The opportunities will be targeted at high-calibre graduates from a range of disciplines including mining, chemical and civil engineering, as well as business and social science areas.

UQ Pro-Vice-Chancellor for Research Partnerships, Professor Mohan Krishnamoorthy (pictured on the left), said: “The alliance with Newcrest represents a strategic opportunity to co-develop the cutting-edge innovation necessary for a sustainable mining future.”

Newcrest Mining Head of Technology and Innovation, and UQ alumnus, Andrew Logan, said research into complex mining challenges was essential to sustainably produce the minerals needed for modern living.

“Newcrest relies on innovation to unlock complex orebodies and academic research, with practical outcomes, provides industry with the necessary understanding for sustainable and safe mineral development,” he said.

The students will be supported for four years by both organisations and work on inter-related projects focused on specifically identified mining challenges.

UQ staff from the Sustainable Minerals Institute and other faculties will work with Newcrest to support the group through additional development activities. As part of the funding arrangements Newcrest will offer competitive top-up scholarships and provide opportunities for on-the-ground experience in Newcrest operations and corporate offices.

This funding announcement is part of a five-year partnership agreement signed between UQ and Newcrest Mining in August.

Ausdrill receives investor cash to complete Barminco takeover

Ausdrill has been given strong investor backing for its proposed takeover of leading underground hard-rock mining contractor Barminco, with its retail shareholders providing it with A$77 million ($55 million) of cash as part of a planned A$250 million equity raise.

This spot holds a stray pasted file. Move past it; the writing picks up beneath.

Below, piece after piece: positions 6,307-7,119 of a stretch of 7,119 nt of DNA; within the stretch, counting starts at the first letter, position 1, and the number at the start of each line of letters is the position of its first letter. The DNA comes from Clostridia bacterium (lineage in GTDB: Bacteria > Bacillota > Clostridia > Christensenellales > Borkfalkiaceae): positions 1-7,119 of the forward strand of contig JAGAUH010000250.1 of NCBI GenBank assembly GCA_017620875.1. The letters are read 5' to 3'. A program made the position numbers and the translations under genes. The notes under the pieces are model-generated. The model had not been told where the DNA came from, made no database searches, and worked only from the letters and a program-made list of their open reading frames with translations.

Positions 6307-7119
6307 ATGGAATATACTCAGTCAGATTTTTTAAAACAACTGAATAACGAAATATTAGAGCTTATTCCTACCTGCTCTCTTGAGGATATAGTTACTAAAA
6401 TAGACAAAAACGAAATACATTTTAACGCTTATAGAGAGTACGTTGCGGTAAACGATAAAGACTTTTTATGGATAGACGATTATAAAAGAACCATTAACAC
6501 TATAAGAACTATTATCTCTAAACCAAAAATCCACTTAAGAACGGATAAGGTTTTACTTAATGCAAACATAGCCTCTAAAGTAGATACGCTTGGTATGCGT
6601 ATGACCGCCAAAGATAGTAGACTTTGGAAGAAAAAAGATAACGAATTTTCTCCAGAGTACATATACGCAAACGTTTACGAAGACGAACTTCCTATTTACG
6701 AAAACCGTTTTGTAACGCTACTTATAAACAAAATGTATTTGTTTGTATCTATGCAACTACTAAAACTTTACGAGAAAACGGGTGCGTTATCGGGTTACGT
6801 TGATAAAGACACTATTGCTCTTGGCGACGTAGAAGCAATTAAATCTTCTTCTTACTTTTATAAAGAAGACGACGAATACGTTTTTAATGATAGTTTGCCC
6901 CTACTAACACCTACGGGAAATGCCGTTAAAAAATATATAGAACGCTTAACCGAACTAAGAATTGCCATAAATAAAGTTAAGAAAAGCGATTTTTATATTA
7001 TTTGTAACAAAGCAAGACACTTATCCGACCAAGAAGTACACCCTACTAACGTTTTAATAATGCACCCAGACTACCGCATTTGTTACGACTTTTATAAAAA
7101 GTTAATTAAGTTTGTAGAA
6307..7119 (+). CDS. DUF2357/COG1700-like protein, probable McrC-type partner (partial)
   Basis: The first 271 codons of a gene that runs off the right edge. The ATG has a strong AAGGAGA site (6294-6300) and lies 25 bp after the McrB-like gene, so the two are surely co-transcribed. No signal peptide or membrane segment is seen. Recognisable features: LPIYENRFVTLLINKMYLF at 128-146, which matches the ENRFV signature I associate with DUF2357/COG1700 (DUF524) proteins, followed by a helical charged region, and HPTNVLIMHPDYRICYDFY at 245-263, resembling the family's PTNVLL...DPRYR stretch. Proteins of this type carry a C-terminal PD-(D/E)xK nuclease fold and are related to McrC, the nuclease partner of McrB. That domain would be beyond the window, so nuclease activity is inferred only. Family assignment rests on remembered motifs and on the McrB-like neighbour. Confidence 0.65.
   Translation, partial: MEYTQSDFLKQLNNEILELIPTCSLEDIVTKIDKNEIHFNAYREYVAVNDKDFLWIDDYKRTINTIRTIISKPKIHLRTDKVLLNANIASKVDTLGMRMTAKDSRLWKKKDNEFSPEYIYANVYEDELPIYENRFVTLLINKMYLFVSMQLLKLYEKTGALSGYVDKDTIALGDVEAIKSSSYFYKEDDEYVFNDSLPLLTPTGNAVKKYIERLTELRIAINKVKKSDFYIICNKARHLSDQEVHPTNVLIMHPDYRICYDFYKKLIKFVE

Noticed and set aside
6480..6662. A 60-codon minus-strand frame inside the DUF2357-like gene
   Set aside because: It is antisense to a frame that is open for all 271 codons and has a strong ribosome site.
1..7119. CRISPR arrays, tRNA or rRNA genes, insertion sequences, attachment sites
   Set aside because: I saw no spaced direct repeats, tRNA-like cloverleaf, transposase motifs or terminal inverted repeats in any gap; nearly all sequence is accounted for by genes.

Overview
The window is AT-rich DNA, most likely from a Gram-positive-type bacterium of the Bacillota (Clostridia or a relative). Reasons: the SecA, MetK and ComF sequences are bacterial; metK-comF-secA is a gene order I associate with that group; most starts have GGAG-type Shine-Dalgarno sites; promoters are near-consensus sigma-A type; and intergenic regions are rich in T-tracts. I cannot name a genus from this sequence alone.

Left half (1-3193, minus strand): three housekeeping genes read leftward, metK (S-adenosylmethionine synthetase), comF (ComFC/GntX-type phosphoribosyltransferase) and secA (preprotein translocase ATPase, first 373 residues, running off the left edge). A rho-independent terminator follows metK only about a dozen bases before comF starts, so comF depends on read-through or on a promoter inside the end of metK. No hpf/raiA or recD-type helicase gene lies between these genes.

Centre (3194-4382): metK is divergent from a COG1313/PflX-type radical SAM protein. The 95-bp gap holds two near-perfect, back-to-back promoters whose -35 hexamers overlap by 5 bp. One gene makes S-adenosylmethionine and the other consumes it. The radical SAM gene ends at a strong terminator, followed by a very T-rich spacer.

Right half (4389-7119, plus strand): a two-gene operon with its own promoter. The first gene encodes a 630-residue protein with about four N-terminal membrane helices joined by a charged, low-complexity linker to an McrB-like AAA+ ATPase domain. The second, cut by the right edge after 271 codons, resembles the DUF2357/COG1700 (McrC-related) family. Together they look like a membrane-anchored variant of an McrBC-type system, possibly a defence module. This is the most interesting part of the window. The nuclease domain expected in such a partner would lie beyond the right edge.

This amount, on top of a similar institutional investor share offer that raised A$175 million, means the company now has the money in its coffers to complete the deal.

When the proposed deal was announced on August 15, Ausdrill Executive Chairman Ian Cochrane said adding Barminco to the fold would “broaden our strategic footprint to be Australia’s clear #2 mining services company and set in place a balance sheet with the capacity to achieve sustainable and profitable growth”.

The bid valued Barminco’s equity at A$271.5 million, together with $425.5 million of net debt, implying an enterprise value of A$697 million. The two companies know each other well being joint venture partner in the African Underground Mining Services company.

Shareholders will get to officially sign off on the deal at Ausdrill’s AGM on October 25.

Australia coal mine automation could increase post-2025, says WoodMac

While autonomy has started to catch on in Western Australia’s iron ore sector, coal miners on the eastern side of the country have been slow to adopt such technologies. Research firm Wood Mackenzie thinks that could change with a number of new, large projects starting to come online after 2025.

The reasons East Coast coal miners have shied away from autonomous trucks, drills and trains now operating across the iron ore ranges of the Pilbara are mostly tied to mining complexity and high capital spend, according to WoodMac’s Brent Spalding.

Without labour reductions or output increases, autonomous retrofits produce minimal operating cost savings, he said.

But, that hasn’t stopped Whitehaven Coal from signing up to an Autonomous Haulage System (AHS) development at its Maules Creek operations in New South Wales.

Earlier this month, the company agreed to mobilise a fleet of six autonomous Hitachi EH5000AC3 haul trucks at one of the mine’s operating pits by 2019 as it looked to improve safety and efficiency. If proven successful, the technology could be rolled out across the mine.